Application footprint. What applications are used most often, and are they compatible with Windows 10 running natively? Do they need upgrading as well? How do you test and discover this with minimal disruption to workflows? Your team will need a plan to remediate or find alternatives if an application will not work as needed.

Driver impact. Any upgrade can potentially have an impact on drivers. Some will need updating. Having the wrong drivers can easily render a device or an entire system inoperable.

Security features. Windows 10 comes with a host of security features. But some will require your organization to do things a little differently. Which features are you ready and willing to take advantage of?

Cloud management with Azure/Intune. Is the cloud right for your organization? And if so, are you going to transition to modern management services through the cloud? It’s worth asking. Windows 10 allows both cloud and non-cloud management, or a hybrid approach, but you have to know how to set things up right from the start.

A new cadence. The cadence of upgrades for Windows 10 is much more ambitious than any previous operating system; Microsoft says they want to keep a schedule of twice-annual updates, which will happen automatically unless disabled. While these updates are good in terms of patch management and quicker roll-out of cool features, you’ll need to get your team accustomed to this new reality—including how to schedule proper testing.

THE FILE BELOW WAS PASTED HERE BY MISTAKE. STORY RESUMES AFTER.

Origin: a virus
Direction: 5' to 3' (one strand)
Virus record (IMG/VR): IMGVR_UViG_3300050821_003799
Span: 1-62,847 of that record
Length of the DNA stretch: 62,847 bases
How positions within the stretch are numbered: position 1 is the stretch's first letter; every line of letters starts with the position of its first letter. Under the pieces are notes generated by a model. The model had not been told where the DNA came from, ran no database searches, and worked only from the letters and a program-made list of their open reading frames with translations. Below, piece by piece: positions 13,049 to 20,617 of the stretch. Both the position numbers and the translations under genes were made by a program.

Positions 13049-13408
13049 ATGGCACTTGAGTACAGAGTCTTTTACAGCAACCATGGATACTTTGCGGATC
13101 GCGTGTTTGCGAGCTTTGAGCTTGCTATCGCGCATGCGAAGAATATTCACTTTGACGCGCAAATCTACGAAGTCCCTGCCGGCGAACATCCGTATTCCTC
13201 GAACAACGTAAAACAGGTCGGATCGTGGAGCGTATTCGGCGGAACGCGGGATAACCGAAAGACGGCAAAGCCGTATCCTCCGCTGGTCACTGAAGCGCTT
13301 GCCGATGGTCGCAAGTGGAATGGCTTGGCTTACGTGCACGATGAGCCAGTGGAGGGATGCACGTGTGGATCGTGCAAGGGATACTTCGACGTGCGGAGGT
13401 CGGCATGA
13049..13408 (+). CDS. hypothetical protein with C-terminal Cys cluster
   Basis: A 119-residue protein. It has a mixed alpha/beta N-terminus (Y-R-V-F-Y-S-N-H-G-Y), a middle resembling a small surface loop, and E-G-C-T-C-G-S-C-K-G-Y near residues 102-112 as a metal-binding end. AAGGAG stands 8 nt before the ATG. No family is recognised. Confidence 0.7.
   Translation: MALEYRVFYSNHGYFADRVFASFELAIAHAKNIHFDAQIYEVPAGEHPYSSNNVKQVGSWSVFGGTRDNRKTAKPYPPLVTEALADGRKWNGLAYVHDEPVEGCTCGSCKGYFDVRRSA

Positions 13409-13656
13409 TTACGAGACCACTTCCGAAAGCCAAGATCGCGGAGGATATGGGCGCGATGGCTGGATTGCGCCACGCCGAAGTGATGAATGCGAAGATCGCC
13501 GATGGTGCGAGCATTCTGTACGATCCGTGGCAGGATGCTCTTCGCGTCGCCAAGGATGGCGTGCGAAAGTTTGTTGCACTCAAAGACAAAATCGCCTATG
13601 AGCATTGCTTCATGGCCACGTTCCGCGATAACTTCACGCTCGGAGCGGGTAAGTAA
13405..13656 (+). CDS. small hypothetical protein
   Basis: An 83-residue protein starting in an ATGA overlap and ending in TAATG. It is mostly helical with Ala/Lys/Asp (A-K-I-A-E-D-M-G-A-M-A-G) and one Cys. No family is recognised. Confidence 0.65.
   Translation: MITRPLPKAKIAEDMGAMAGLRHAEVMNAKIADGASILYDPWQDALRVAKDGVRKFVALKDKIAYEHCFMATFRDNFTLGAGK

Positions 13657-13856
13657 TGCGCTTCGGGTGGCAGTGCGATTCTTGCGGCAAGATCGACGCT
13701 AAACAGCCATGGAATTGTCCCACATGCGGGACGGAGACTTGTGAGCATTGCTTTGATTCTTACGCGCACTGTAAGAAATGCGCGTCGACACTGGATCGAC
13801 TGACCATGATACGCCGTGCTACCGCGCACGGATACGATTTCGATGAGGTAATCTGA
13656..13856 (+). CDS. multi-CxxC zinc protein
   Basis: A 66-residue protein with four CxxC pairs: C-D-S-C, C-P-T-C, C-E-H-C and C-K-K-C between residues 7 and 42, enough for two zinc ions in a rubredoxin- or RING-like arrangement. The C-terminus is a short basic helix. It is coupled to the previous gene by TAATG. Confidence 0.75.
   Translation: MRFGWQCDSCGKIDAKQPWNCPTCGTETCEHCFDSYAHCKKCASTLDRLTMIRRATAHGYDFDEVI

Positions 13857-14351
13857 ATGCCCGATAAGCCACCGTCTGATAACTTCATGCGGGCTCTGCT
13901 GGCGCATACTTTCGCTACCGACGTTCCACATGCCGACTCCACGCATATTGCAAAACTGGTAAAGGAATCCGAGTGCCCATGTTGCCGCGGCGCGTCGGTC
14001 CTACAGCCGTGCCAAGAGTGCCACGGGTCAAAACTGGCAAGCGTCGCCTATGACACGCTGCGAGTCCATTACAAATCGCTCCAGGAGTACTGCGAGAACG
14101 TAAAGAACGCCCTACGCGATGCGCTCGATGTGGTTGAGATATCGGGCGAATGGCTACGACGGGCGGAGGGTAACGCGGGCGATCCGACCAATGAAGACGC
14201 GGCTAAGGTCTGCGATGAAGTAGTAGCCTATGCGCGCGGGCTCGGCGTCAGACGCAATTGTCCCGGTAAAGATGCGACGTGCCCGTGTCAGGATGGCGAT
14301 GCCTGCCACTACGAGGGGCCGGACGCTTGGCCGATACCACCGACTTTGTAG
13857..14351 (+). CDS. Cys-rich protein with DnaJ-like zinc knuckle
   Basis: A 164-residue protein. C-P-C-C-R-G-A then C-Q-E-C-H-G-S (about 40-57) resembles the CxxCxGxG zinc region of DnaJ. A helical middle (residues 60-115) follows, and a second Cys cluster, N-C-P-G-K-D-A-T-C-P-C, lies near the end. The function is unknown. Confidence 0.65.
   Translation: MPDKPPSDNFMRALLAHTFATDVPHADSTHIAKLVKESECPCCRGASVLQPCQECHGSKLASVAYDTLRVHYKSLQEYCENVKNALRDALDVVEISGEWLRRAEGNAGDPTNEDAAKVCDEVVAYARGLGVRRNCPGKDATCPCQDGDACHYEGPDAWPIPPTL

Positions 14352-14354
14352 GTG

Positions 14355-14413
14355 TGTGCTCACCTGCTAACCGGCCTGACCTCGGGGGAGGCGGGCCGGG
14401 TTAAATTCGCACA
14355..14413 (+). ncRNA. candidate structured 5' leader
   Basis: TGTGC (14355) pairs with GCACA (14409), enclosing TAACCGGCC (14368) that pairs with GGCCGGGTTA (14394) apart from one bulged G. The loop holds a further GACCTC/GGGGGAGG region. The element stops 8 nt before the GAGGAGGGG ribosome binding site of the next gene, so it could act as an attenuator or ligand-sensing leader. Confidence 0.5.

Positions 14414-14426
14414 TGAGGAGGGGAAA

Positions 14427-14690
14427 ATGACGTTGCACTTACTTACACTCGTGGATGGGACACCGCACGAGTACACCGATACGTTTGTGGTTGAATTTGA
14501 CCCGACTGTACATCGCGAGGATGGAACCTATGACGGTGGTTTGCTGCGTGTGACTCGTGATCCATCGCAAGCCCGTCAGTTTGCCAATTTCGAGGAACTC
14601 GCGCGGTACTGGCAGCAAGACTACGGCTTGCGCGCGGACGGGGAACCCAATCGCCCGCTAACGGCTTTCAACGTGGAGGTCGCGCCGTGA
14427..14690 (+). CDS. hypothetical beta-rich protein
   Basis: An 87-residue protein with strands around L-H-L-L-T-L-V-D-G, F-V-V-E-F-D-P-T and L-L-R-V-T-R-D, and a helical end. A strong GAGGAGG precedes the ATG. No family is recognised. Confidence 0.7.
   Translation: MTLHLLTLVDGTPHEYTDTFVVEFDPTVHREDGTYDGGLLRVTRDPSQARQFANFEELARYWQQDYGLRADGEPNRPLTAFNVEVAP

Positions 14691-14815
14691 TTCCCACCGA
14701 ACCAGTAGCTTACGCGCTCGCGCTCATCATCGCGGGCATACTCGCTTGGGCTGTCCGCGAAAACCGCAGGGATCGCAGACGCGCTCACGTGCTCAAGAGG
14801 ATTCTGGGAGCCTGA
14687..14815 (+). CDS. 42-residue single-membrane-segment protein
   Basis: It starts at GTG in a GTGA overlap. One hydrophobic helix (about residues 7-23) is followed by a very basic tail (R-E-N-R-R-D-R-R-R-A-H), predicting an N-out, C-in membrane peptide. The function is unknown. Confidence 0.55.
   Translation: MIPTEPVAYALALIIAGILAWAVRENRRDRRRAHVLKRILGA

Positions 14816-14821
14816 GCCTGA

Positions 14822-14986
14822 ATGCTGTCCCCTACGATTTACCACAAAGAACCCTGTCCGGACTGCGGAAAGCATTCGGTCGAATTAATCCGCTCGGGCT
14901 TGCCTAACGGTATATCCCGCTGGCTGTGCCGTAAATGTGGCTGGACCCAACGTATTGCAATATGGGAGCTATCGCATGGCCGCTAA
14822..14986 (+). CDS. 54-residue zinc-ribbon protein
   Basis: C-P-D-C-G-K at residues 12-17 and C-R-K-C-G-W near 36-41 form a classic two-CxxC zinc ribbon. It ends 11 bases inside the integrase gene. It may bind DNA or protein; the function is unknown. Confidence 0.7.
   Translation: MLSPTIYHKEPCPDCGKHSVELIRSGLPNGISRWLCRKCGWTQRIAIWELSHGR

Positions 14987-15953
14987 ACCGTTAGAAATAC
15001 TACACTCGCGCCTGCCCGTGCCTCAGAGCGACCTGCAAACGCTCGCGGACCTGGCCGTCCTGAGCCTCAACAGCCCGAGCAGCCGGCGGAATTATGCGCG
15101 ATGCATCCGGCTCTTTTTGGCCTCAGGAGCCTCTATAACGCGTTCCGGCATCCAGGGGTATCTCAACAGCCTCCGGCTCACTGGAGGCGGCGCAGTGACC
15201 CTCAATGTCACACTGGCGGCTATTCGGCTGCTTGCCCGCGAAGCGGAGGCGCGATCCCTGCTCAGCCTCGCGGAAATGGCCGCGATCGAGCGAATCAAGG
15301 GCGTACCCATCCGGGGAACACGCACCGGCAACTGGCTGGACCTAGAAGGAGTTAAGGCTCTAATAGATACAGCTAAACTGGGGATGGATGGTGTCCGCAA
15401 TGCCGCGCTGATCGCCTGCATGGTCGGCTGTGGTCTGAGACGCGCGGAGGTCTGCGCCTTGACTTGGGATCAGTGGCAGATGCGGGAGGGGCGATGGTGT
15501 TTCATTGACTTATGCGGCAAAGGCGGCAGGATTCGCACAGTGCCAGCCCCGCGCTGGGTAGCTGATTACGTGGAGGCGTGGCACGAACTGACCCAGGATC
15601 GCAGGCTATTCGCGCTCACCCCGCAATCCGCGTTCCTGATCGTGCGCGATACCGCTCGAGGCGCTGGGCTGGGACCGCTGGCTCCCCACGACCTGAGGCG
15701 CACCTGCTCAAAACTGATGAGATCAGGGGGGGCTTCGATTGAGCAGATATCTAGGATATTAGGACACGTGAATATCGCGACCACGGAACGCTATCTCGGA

How to Make This Easier

Really, a Windows 10 deployment should be easy. But there are some tried-and-true ways to do it to minimize the risk of things going wrong.

Many of the services we provide here at Model Technology help enterprise-level organizations do just that. If you have questions, or just want the deployment to go as quickly and smoothly as possible, feel free to contact us.

Post Tags: Azure | WIndows 10
Article By William Bracken
Partner – Model Technology Solutions William is an experienced and results-driven IT geek who is passionate about the “automation of things,” with an extensive background in systems management, advanced OS deployment automation, and overall infrastructure automation. He has more than 19 years of experience in IT, and has designed and implemented management solutions that have dramatically reduced support costs and ultimately brought consistent and well managed operating environments to organizations across the US.